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9th Cir. reverses itself in Punchbowl News trademark case

Doing a double-take after Supreme Court’s Jack Daniel’s holding, 9th Cir. reverses itself in Punchbowl News trademark case

Tim Kowal     January 18, 2024

The 9th Circuit was bound by its trademark precedent holding an exception to the Lanham Act for expressive works, which was why in Punchbowl, Inc. v. AJ Press, LLC, No. 21-55881 (9th Cir. Jan. 12, 2024) it affirmed a summary judgment against plaintiff greeting-card maker in favor of a news website—both going by the name “Punchbowl.”

At first, that is. A week after the 9th Circuit affirmed, the Supreme Court held in Jack Daniel's Properties, Inc. v. VIP Products LLC599 U.S. 140 (2023) that the exception for expressive activity did not apply when the mark was being used as a mark. And since both parties here were claiming a mark over the word “punchbowl,” that was exactly the nature of the challenge.

As the mandate had not yet issued, the 9th Circuit withdrew its opinion and ordered supplemental briefing and reargument, and this time reversed. Writing for the majority, Judge Bress reasoned that circuit precedent holds that an exception applies when the mark being challenged was expressive in nature. (In Jack Daniel’s, involving a doggie toy shaped like a Jack Daniel’s bottle bearing the name "Bad Spaniels,” the court noted that “although surely not the equivalent of the Mona Lisa, [it] is an expressive work.”)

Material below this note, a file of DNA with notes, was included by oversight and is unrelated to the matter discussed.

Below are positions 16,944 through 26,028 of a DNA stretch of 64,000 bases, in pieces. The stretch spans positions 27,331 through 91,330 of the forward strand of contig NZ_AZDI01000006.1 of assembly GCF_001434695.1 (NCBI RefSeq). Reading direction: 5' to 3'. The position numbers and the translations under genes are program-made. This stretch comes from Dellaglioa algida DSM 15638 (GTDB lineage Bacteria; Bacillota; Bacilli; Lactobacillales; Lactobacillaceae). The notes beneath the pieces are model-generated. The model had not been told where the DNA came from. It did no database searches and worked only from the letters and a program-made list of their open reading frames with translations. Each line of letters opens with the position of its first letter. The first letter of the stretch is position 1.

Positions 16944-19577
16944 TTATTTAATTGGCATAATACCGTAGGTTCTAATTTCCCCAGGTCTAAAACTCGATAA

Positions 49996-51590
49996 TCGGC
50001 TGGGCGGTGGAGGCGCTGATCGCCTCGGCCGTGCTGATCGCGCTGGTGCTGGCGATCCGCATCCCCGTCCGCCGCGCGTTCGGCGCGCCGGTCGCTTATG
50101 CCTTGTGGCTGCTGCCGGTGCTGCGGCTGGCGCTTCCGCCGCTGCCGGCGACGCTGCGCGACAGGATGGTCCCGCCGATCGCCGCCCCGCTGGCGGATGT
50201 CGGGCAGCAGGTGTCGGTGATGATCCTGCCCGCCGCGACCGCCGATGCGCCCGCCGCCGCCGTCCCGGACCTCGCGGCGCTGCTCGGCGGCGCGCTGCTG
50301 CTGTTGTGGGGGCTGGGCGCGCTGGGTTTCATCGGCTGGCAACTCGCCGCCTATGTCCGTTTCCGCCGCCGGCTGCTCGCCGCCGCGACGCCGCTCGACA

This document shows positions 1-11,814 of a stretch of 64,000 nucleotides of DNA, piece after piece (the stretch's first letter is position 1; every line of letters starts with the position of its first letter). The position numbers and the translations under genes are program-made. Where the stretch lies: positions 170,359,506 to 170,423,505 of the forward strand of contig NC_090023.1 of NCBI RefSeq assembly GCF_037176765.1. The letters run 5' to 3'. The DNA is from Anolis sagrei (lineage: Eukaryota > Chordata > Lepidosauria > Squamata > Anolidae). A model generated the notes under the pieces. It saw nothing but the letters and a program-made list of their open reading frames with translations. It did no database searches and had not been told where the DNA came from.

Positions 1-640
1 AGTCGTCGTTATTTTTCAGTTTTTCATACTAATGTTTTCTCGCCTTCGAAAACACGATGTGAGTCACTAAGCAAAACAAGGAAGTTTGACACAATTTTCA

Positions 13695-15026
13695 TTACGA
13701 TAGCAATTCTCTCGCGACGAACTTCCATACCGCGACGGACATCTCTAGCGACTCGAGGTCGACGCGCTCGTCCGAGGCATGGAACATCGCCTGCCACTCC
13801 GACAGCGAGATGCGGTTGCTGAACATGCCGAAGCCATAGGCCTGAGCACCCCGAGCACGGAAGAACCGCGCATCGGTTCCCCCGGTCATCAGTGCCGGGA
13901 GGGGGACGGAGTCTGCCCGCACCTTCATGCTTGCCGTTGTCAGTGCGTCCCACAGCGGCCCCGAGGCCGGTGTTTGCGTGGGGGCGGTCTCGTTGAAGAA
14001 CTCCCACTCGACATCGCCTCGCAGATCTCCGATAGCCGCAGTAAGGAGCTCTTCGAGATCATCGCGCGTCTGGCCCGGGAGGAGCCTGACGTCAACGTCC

And while three-judge panels are bound to follow circuit precedent, they are not when that precedent becomes irreconcilable with Supreme Court precedent. Miller v. Gammie335 F.3d 889, 893 (9th Cir. 2003) (en banc), overruled on other grounds by Sanchez v. Mayorkas141 S.Ct. 1809 (2021) (holding that a three-judge panel does not follow circuit precedent when "the reasoning or theory of our prior circuit authority is clearly irreconcilable with the reasoning or theory of intervening higher authority").

Here, the district court relied on the precedent that has now become irreconcilable with Jack Daniel’s, namely, that Lanham Act liability does not apply when the challenged mark is expressive in nature.

But all is not lost for defendant Punchbowl News. A greeting-card company and a media company are different industries, so a likelihood-of-confusion defense may still apply. But that issue must be taken up separately from the now-defunct “expressive nature” defense.

Tim Kowal is an appellate specialist certified by the California State Bar Board of Legal Specialization. Tim helps trial attorneys and clients win their cases and avoid error on appeal. He co-hosts the Cal. Appellate Law Podcast at CALpodcast.com, and publishes summaries of cases and appellate tips for trial attorneys. Contact Tim at [email protected] or (949) 676-9989.
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